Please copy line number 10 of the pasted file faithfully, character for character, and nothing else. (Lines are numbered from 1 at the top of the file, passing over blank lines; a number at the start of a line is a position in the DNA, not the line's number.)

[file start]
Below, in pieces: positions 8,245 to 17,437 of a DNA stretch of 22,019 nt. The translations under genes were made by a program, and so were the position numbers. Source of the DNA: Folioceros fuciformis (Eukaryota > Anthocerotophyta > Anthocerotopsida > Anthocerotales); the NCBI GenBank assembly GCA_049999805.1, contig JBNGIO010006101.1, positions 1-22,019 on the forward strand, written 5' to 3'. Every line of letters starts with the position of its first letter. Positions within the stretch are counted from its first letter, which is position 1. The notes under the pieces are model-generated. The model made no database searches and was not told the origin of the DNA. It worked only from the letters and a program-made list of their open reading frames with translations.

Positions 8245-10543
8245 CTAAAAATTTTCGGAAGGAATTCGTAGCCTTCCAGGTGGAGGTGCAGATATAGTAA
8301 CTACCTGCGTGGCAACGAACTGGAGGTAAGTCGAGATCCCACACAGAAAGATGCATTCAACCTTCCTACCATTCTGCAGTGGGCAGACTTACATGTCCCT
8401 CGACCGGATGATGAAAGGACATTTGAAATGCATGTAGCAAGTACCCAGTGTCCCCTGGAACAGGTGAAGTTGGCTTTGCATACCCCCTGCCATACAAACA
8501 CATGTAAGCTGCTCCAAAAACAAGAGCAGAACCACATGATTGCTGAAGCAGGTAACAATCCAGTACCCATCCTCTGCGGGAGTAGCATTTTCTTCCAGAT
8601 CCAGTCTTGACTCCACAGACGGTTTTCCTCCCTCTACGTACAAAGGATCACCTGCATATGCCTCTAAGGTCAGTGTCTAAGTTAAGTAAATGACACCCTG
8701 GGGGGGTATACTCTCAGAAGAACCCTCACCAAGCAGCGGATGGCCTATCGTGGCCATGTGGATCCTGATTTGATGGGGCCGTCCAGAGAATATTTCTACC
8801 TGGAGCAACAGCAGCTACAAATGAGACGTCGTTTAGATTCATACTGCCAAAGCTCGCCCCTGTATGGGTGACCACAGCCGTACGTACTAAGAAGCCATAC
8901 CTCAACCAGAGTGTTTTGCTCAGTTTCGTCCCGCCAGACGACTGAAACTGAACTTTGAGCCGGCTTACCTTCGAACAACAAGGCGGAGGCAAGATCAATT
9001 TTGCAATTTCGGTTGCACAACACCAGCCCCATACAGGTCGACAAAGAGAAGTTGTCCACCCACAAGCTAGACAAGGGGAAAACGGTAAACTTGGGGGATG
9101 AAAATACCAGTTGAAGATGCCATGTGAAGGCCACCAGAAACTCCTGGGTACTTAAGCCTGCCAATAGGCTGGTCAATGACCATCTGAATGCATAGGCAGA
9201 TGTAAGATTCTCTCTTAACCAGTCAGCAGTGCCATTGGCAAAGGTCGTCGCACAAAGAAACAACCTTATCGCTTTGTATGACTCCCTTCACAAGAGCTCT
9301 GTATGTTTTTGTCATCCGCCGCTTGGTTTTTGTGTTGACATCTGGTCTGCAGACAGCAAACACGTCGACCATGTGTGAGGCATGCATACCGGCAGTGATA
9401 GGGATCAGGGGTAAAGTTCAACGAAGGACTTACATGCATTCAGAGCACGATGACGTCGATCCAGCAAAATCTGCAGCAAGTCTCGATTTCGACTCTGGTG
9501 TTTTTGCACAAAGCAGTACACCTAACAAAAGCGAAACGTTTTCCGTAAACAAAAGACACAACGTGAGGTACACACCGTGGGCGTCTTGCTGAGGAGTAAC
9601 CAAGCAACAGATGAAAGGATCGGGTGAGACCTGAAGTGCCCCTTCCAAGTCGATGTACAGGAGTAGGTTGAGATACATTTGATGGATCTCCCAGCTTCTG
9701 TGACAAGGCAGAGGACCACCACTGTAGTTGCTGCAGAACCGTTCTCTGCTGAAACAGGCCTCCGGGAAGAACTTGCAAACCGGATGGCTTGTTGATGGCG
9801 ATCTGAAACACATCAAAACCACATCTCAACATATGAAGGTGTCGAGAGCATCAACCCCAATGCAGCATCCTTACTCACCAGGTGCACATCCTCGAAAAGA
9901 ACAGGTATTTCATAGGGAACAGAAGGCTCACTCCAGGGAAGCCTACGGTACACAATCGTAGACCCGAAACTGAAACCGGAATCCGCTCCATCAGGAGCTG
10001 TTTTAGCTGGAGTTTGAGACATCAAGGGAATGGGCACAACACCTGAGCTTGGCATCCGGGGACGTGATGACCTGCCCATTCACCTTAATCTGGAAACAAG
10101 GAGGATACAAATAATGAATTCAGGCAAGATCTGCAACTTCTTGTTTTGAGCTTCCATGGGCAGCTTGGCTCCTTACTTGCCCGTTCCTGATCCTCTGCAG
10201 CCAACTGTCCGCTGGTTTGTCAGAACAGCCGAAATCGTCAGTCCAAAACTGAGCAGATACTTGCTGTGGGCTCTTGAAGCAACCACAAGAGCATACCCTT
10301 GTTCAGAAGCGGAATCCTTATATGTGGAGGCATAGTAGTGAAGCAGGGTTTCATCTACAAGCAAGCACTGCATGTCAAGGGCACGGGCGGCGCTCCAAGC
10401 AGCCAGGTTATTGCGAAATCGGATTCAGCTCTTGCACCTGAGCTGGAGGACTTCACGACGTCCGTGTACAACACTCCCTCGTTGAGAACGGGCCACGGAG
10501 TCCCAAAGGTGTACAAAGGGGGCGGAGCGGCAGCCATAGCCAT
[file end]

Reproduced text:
8901 CTCAACCAGAGTGTTTTGCTCAGTTTCGTCCCGCCAGACGACTGAAACTGAACTTTGAGCCGGCTTACCTTCGAACAACAAGGCGGAGGCAAGATCAATT